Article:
Organizations looking to improve their data quality should focus on the positive aspects of their information storage.
OCDQ blogger Jim Harris suggests that rather than giving data quality projects a negative bias, companies should look at past successes.
He explained that the majority of campaigns to tackle data quality issues often aim to answer what has gone wrong in the past.
However, Mr Harris said that if 80 per cent of a businesses' information is up to date and accurate, initiatives should find out why this was the case.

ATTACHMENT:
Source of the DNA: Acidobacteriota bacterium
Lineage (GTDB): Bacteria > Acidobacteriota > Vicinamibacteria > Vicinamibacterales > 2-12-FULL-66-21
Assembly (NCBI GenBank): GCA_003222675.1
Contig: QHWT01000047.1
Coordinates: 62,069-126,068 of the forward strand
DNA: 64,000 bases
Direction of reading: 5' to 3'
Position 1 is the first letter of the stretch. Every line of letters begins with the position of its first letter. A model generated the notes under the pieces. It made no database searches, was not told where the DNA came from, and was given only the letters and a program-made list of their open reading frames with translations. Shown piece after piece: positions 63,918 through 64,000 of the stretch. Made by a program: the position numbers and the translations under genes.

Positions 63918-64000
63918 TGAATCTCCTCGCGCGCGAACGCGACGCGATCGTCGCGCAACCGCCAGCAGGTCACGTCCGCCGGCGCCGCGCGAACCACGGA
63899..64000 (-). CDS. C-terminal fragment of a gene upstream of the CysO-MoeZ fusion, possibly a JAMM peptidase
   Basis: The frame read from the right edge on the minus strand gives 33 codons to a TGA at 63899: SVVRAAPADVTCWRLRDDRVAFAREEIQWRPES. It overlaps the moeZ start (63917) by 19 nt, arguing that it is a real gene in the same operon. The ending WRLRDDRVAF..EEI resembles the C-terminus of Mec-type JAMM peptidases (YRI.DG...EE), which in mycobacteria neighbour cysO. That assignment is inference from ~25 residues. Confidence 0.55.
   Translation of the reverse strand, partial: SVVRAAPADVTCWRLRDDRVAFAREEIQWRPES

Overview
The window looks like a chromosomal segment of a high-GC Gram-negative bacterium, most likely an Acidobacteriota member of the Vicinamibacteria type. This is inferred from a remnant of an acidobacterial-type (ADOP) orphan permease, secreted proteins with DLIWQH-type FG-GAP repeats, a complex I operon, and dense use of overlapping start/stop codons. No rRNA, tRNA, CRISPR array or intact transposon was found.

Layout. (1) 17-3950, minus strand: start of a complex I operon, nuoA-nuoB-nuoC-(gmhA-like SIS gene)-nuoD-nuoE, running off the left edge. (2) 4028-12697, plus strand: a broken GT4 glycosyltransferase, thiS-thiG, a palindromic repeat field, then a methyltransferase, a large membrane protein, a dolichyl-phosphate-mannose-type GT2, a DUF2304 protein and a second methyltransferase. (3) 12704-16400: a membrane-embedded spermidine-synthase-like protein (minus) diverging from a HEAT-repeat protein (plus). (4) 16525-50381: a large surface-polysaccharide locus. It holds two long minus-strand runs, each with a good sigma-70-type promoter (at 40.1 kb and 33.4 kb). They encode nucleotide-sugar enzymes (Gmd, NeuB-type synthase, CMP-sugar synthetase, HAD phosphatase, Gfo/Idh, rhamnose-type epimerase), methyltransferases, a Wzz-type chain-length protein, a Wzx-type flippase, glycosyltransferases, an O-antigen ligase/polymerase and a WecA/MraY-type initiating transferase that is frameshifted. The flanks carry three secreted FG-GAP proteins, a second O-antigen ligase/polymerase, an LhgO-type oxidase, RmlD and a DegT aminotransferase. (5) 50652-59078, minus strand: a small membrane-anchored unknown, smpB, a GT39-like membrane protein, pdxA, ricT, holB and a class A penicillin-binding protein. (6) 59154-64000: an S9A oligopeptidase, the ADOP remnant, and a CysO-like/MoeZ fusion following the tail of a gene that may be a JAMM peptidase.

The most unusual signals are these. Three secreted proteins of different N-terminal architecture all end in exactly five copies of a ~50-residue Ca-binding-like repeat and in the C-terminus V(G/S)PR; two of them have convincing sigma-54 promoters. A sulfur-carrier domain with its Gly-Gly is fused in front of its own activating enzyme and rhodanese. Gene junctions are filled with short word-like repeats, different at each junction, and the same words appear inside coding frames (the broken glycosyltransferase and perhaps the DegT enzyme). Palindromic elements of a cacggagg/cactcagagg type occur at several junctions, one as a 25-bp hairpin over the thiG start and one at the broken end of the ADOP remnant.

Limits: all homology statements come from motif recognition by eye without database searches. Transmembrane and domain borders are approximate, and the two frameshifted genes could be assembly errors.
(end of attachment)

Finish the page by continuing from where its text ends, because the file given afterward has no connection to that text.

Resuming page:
"The natural tendency is for a data quality initiative to begin by focusing on the now painfully obvious need for improvement, essentially asking the question: Why isn't our data quality better?" he wrote.
Earlier this month, major new research into business intelligence has found that data quality has now overtaken poor query performance as the most reported problem.
The study found that 18 per cent of respondents voted data-related issues as their primary concern.
Posted by Paul Newman